Colombia’s Regional Elections:
A Barometer for the Peace Agreement Implementation
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Colombia’s recent regional and local elections have sent ripples through the country’s political landscape. They revealed a shift: away from the left-leaning parties that won big in the last national election, and towards the right and centre-right parties that have now secured the most important governorships and mayoralties. The outcomes indicate a palpable setback for President Gustavo Petro’s government coalition, that had set out to transform the post-conflict nation through a left-wing agenda.
Petro’s Pacto Historico (Historic Pact) coalition did win some support in these regional votes, but was left disappointed in comparison to 2022’s presidential election. As the ballots rolled in, it became apparent that Conservative, Liberal, and opposition parties had reaffirmed political power in their traditional areas of influence. Meanwhile, the left and other alternative forces suffered losses in strategic locations, including the mayoralties of the main cities of the country, such as Bogotá, Cali, and Medellín.
Control over these cities means administration of some of the country’s largest budgets. This hence represents a significant political shift: a rebalance of power, which brings substantial implications for implementation of the country’s peace agreement.
The Colombian peace process has been fraught with formidable challenges. The landmark 2016 peace accord with the Revolutionary Armed Forces of Colombia (FARC) signalled a monumental leap towards resolving prolonged strife, yet its fruition has been thwarted by persistent aggression from renegade paramilitary factions and organized crime groups involved in drug trafficking.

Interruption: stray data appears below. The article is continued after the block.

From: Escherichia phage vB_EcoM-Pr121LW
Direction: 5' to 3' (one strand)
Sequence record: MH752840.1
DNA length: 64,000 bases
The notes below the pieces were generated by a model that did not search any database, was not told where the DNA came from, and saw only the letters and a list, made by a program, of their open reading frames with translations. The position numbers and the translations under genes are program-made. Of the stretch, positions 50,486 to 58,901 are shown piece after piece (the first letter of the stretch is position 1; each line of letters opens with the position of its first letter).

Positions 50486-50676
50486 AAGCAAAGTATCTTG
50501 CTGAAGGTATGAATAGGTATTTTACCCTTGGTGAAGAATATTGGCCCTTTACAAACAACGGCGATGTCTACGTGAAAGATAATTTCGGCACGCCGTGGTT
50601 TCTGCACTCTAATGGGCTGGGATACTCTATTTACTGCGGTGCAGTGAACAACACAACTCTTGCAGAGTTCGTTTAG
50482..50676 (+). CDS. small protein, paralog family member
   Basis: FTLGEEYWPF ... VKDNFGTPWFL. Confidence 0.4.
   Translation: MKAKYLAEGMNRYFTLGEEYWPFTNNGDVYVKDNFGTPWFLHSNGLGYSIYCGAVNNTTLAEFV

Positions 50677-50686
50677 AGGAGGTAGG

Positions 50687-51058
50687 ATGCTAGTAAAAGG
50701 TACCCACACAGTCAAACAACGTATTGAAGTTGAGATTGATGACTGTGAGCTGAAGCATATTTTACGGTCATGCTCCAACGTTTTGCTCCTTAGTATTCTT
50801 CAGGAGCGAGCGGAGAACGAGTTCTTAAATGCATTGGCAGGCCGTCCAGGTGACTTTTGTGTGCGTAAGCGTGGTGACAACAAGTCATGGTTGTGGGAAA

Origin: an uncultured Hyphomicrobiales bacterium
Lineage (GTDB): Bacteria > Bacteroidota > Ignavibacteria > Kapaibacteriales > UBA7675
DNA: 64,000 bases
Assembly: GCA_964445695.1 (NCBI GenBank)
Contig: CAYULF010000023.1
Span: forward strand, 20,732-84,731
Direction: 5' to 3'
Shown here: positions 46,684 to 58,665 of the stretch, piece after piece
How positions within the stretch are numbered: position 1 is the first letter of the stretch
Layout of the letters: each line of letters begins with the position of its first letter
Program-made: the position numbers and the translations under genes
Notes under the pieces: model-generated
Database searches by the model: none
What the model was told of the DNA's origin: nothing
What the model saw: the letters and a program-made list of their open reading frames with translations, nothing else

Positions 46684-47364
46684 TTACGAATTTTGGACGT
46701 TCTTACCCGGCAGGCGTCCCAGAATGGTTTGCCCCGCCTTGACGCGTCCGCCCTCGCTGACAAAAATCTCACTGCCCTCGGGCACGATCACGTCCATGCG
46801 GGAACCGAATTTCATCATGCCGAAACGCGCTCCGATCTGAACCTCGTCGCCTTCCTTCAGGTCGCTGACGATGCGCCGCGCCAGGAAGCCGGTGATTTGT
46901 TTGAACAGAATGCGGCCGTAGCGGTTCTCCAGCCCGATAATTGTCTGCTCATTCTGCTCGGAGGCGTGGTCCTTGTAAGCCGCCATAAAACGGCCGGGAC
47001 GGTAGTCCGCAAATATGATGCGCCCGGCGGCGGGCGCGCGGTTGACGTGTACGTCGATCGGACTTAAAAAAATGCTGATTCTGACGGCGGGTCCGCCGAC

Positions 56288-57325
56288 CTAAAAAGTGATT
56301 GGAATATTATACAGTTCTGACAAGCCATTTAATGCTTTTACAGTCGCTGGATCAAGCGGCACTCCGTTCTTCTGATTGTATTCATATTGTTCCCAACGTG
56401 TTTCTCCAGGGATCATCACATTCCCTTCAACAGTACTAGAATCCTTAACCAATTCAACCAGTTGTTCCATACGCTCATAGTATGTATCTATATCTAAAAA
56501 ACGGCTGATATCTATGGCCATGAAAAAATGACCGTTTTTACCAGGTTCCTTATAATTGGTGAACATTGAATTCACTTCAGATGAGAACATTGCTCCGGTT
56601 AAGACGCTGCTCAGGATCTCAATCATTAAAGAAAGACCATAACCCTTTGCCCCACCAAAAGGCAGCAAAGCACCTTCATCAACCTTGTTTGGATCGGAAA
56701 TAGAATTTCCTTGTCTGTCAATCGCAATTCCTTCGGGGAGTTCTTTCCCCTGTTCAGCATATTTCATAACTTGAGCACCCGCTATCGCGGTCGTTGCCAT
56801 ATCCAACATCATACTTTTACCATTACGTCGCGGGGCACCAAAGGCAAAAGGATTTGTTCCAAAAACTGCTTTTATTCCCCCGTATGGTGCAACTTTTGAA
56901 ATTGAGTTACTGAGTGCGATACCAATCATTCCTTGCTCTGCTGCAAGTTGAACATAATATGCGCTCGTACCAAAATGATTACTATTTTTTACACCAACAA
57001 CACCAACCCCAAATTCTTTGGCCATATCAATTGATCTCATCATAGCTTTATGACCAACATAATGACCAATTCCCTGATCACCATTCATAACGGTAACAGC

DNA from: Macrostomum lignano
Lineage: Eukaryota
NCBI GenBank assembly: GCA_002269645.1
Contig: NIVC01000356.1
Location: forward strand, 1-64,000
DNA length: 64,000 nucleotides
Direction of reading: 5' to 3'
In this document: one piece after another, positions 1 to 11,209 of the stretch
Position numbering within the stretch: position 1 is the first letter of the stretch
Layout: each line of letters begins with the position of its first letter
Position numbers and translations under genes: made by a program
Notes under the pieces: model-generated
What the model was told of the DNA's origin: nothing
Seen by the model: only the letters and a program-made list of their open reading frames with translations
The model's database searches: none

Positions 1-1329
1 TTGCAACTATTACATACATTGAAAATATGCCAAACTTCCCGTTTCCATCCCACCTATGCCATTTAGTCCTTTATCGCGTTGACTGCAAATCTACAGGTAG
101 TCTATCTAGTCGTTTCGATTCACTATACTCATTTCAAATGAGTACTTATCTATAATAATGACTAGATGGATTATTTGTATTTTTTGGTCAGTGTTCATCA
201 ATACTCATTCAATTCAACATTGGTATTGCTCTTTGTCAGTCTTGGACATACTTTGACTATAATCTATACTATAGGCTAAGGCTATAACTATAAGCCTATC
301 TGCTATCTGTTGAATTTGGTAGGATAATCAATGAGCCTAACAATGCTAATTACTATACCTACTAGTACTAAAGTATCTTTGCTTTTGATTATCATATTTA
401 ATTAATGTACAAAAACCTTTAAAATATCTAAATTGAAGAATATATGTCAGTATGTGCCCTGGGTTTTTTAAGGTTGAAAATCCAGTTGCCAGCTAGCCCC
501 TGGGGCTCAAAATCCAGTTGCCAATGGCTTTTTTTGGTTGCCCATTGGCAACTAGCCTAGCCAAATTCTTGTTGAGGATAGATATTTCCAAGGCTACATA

These groups have carried out killings of social leaders that advocate for human rights, land reform, and environmental protection (Amaya 2021). Additionally, the administration of President Iván Duque (2018-2022) has faced accusations that it undermined peacebuilding efforts.
In an attempt to make progress with the implementation of the peace agreement, the Petro administration (2022-2026) vowed to initiate new dialogues with FARC dissidents and the National Liberation Army (ELN), as well as with criminal groups, in a policy programme known as ‘Total Peace.’
These regional election results, however, have delivered a reality check. Petro’s victory in the presidential race has not translated into broad local support; a discrepancy that could undermine his leverage to advance implementation of territorial elements of the peace agreement.
This electoral rally for parties outside Petro’s coalition indicates a split in public opinion: aspiration for peace and social equity, but a wariness of the methods and perceived radicalism of the left. This polarized environment magnifies challenges for the implementation of peace accords.